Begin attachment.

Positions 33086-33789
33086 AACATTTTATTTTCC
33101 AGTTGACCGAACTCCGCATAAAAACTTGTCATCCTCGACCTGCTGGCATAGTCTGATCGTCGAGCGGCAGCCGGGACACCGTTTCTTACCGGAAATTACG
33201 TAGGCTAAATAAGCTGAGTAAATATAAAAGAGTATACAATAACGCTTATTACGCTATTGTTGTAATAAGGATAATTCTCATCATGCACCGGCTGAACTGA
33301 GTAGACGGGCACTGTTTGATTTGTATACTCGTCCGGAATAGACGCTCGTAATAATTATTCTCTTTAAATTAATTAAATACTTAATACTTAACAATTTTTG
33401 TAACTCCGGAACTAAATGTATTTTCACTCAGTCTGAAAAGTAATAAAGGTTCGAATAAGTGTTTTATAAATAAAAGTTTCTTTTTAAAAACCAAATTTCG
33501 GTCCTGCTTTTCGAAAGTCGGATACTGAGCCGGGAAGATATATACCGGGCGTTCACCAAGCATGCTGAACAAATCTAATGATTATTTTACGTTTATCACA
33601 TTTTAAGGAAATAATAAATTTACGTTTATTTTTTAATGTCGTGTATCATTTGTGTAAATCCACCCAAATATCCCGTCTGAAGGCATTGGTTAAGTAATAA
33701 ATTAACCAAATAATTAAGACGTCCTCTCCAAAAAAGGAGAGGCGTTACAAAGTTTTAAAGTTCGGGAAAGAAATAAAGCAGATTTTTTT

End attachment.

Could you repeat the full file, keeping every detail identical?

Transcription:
Positions 33086-33789
33086 AACATTTTATTTTCC
33101 AGTTGACCGAACTCCGCATAAAAACTTGTCATCCTCGACCTGCTGGCATAGTCTGATCGTCGAGCGGCAGCCGGGACACCGTTTCTTACCGGAAATTACG
33201 TAGGCTAAATAAGCTGAGTAAATATAAAAGAGTATACAATAACGCTTATTACGCTATTGTTGTAATAAGGATAATTCTCATCATGCACCGGCTGAACTGA
33301 GTAGACGGGCACTGTTTGATTTGTATACTCGTCCGGAATAGACGCTCGTAATAATTATTCTCTTTAAATTAATTAAATACTTAATACTTAACAATTTTTG
33401 TAACTCCGGAACTAAATGTATTTTCACTCAGTCTGAAAAGTAATAAAGGTTCGAATAAGTGTTTTATAAATAAAAGTTTCTTTTTAAAAACCAAATTTCG
33501 GTCCTGCTTTTCGAAAGTCGGATACTGAGCCGGGAAGATATATACCGGGCGTTCACCAAGCATGCTGAACAAATCTAATGATTATTTTACGTTTATCACA
33601 TTTTAAGGAAATAATAAATTTACGTTTATTTTTTAATGTCGTGTATCATTTGTGTAAATCCACCCAAATATCCCGTCTGAAGGCATTGGTTAAGTAATAA
33701 ATTAACCAAATAATTAAGACGTCCTCTCCAAAAAAGGAGAGGCGTTACAAAGTTTTAAAGTTCGGGAAAGAAATAAAGCAGATTTTTTT